I shared this picture in the 2013 -hits and misses post, of a Marie-skirt in wool. I love Marie-skirts. This is the third so far, and there will be more. However – I listed this under the misses. Not a super-successful make!
Fabric: A wool/poly blend in a herringbone pattern, from Stoff og stil. I can’t find it on their website at all now, probably since it was bought several years ago.
Pattern: Marie skirt from BurdaStyle
Techniques: Full lining, stitched down pleats, handpicked zipper, elastic buttonloops.
The skirt looks perfectly ok – in fact, in the picture above it even looks good, but I’m totally cheating and holding it in and up. The skirt is meant to sit at the natural waist, but in my too-big version my waist unfortunately disappears when the skirt falls down. Looking back on the past two versions, that has also been a problem (being too big or the waistband stretching) – now I know what to be particularly aware of! Maybe it’s not just me? Maybe the skirt is a little to heavy and not formfitting to stay up at the natural waist?
While the fit is the biggest issue for me with this skirt, it’s more or less an example of all the practices I will try to avoid in 2014 – having many projects going at once; letting them sit with months between working on them; forgetting what changes I’ve made or were planning to make to the pattern and the construction. I started this skirt I think two years ago, and the on-again-off-again sewing shows. I drafted my own waistband and forgot to add an overlap on the waistband for the closure. I included absolutely no ease in the lining I added. The fabric is a little to heavy for the volume of the skirt, and I didn’t interface the waistband (that was pure laziness. Always interface the pieces that needs to be stable. Always).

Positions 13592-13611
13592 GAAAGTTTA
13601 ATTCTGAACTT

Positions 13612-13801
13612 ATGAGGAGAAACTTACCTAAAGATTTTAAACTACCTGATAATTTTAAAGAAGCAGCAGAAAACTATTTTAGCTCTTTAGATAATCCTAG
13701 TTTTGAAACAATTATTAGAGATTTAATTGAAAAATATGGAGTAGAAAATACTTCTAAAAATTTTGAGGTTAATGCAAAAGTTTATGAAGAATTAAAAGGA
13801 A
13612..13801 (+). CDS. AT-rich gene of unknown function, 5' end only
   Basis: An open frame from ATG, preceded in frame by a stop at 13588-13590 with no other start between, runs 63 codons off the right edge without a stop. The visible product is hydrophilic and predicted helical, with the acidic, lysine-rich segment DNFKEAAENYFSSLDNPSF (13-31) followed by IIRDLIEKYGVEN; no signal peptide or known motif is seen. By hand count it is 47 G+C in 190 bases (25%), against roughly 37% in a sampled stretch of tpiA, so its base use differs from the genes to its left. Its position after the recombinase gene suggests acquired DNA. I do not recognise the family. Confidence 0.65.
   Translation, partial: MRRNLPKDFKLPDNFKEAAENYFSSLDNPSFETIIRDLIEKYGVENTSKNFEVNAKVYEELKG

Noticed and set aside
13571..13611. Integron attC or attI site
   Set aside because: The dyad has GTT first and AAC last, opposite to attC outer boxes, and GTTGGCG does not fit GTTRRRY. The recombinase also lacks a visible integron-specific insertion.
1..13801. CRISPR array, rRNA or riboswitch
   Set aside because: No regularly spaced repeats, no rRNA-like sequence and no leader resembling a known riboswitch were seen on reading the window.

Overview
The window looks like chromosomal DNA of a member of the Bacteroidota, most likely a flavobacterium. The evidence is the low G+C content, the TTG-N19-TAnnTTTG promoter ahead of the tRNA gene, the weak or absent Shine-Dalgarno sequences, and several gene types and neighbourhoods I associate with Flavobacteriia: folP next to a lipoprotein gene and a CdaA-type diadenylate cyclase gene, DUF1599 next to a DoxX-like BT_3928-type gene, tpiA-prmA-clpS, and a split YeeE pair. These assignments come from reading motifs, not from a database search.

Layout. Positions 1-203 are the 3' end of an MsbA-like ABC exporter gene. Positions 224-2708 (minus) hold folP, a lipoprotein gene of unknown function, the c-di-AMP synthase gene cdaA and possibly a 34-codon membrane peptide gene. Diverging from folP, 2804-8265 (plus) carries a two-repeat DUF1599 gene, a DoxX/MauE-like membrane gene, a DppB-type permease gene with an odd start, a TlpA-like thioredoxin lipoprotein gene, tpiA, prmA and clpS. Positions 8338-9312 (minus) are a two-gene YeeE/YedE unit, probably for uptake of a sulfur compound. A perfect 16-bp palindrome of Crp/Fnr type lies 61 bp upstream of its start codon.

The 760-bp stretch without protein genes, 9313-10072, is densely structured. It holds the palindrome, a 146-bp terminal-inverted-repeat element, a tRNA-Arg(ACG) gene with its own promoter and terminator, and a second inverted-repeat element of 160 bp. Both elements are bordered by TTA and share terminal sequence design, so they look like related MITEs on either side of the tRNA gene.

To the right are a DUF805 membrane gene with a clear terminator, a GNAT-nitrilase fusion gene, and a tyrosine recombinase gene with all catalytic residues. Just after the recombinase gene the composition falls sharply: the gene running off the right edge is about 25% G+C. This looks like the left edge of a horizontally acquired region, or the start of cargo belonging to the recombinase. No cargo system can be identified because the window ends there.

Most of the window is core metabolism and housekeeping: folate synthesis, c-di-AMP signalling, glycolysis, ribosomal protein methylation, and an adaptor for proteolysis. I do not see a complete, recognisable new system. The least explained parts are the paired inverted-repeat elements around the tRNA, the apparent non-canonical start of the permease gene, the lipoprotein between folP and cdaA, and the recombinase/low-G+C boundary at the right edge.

I realize this is a somewhat negatively loaded post, and I don’t mean to just trash this skirt. I actually didn’t plan on blogging about this skirt at all, since it doesn’t excite me to blog about something I’m both not crazy about and not planning on wearing, but it’s also an interesting exercise in seeing exactly what it was that went awry.
For next time (oh, yes – I’ve already planned another one!) I’ll choose a more suited fabric (as in – a thinner and more drapey fabric); I think a hem-facing will make for a better result because of the curved hem; I will be less in a rush when drafting; and I will not blindly finish something I started 2 years ago – you know, in case my measurements might have changed in the meanwhile! This is a perfectly well made skirt, so I will either give it to someone who will use it now, or just put it away and see if it will fit me better at some other stage of my life.